1Co 13:4 Love is patient and kind; love does not envy or boast; it is not arrogant. 1Co 13:5 or rude. It does not insist on its own way; it is not irritable or resentful; 1Co 13:6 it does not rejoice at wrongdoing, but rejoices with the truth.
I am preaching through 1 Corinthians in church and right now we are in chapter 13. We are all familiar with this chapter as it is one of the most beautiful and descriptive passages on love in the Bible. I want to focus in this article on what is one of the most common misconceptions concerning love that we face which is defining love as an emotional feeling. We can expand on this as we tend to live our lives based far too much on the way we feel rather than based on the truth of God. Let’s face it; it is easier to be guided by emotion rather than taking the time and spending the energy to be guided by thinking through the Word of God in every situation. But this is also one of the biggest areas of failure I believe Christians have.
We notice in these verses that love is not described as a series of feelings and emotions. Actually these are all in the verb form so, as many have said before me, the focus here is not so much on what love is but what love does. Much like faith which can only be evidenced by a faithful life, not by adhering to a set of doctrines; so love is proven by actions, not feelings.
So to display love towards a person and towards God as well, it should not be driven by how you feel but what you do. Unfortunately too many times what we do and say is based entirely on how we feel at any given time. But we need to remember that we are created in the image of God and if we are saved we have his Spirit indwelling in us. We are human beings not animals and so we must not live by instinct and passion but by “every word that proceeds from the mouth of God”.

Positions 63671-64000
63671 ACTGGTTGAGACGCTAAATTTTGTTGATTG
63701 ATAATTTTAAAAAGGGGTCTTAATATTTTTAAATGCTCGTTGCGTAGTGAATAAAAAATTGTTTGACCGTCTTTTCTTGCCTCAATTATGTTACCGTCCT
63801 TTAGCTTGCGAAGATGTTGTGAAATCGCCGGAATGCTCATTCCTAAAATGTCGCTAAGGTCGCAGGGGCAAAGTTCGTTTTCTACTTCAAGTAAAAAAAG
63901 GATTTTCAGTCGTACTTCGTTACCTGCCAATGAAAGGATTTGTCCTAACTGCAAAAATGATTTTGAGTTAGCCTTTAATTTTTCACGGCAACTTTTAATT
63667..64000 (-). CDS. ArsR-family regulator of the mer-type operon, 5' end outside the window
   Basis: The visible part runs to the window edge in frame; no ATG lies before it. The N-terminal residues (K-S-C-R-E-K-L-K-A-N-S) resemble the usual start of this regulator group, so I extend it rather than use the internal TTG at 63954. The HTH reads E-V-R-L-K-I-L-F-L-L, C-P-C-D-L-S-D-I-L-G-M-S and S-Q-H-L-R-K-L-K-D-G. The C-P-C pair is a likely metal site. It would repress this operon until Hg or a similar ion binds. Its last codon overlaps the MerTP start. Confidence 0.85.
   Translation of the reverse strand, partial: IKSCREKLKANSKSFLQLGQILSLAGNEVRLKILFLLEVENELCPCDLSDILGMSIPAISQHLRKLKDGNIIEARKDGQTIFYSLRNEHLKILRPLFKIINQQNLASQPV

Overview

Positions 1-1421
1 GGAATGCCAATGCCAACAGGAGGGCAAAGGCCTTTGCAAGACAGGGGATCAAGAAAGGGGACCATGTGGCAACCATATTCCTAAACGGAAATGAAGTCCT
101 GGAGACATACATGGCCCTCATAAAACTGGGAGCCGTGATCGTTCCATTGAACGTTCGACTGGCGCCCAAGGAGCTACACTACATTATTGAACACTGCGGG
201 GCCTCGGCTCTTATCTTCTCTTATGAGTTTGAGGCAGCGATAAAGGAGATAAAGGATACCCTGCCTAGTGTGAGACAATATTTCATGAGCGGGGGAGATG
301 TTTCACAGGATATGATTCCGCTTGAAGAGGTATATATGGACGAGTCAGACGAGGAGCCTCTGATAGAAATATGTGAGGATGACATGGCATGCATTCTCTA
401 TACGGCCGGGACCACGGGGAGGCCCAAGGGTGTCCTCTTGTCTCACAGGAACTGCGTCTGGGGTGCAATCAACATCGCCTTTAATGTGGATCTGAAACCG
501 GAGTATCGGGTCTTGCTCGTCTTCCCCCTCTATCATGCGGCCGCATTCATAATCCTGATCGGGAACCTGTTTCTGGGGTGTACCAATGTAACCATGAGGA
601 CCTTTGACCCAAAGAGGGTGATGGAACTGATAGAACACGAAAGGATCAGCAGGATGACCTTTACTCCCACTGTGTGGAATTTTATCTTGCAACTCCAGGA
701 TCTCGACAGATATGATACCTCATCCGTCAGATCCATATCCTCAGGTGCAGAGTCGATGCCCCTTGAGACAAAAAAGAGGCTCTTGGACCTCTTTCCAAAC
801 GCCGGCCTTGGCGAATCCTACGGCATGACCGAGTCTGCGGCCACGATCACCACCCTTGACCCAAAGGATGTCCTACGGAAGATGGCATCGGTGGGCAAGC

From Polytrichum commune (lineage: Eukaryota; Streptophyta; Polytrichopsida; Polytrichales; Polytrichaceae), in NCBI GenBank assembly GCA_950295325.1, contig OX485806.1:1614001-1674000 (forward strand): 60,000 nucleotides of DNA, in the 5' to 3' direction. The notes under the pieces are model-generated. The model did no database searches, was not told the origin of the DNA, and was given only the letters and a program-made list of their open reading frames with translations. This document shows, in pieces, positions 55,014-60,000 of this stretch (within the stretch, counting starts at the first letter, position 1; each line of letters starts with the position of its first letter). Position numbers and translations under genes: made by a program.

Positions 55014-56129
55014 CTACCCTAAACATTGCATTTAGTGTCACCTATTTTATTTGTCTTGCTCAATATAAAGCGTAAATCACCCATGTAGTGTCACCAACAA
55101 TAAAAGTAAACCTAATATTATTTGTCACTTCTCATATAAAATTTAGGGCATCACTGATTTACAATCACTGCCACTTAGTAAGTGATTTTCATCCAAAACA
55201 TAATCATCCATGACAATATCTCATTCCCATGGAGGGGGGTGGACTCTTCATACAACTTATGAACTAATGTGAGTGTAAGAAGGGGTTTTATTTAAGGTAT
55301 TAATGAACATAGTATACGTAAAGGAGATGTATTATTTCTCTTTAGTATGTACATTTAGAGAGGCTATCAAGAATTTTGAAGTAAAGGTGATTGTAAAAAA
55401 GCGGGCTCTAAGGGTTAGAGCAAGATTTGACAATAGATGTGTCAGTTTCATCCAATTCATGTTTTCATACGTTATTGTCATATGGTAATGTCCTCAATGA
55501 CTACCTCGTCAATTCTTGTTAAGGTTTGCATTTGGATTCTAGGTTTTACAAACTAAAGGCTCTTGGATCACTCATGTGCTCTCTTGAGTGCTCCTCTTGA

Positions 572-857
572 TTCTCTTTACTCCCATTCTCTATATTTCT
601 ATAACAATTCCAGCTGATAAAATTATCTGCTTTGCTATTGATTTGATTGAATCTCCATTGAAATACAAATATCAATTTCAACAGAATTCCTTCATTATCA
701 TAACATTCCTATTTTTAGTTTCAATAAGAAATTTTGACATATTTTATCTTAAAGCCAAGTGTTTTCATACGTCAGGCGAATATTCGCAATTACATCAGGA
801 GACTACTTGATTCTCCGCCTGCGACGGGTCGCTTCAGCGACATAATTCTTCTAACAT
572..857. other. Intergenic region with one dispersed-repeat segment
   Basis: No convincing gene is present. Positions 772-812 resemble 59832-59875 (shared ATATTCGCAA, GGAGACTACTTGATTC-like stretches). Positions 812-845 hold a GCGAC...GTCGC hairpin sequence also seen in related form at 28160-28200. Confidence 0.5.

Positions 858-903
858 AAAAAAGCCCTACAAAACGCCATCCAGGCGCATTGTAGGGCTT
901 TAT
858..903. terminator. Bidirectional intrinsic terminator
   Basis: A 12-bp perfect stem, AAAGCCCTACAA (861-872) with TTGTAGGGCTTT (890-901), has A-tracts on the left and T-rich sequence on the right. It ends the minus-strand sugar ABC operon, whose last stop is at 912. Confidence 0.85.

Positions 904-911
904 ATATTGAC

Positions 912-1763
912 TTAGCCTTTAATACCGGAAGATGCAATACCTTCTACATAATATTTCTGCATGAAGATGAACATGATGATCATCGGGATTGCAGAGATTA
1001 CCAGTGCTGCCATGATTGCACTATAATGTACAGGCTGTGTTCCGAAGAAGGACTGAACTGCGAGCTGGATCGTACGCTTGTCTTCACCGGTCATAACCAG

The epitome of our depraved nature is deciding, or perhaps better, “sensing” how we feel about someone or some situation and then acting out those feelings rather than acting out the love of God. This is much easier than being driven by love for the Lord because of the love shown to us in Christ Jesus and this motivating us to think through the Word of God and what action or word would honor the Lord the most. But this at least in part is behind the ideas of taking up our cross and following the Lord and dying daily. It is not about how we feel but we die to those passions that are only concerned for self and we live unto Christ. How often is your speech guided by your feelings rather than your mind being transformed by your love for the Lord?
Biblical love is to do good for its object. In God’s case we love him and so want to glorify him in all things. In our neighbor’s case it is to meet needs starting with spiritual needs. If we believe the Lord to be the most wonderful and fulfilling person there is and the only Savior then if we love our neighbor we want to help them know and serve him. My point here then is that acting out feelings toward people ignores all that and just focuses on how they affect me. True Christianity thinks through how to best serve the Lord and others and makes life about God and not just self.
Romans 12:17 ESV brings this out, Repay no one evil for evil, but give thought to do what is honorable in the sight of all. We must train ourselves to give thought to what we do and not just react to things like animals. Verse 4 above says that love is patient and kind. A person filled with the love of God doesn’t strike back in retaliation but considers what honors the Lord the most and can control himself to that end. Love is not rash, love is calculated. That might sound a little cold and I am not denying the gift of emotions and all that romantic love brings for instance, but I am merely saying that Christians are to be ruled by thinking, not passions; by a renewed mind, not the old man. It is what separates us from the rest of creation.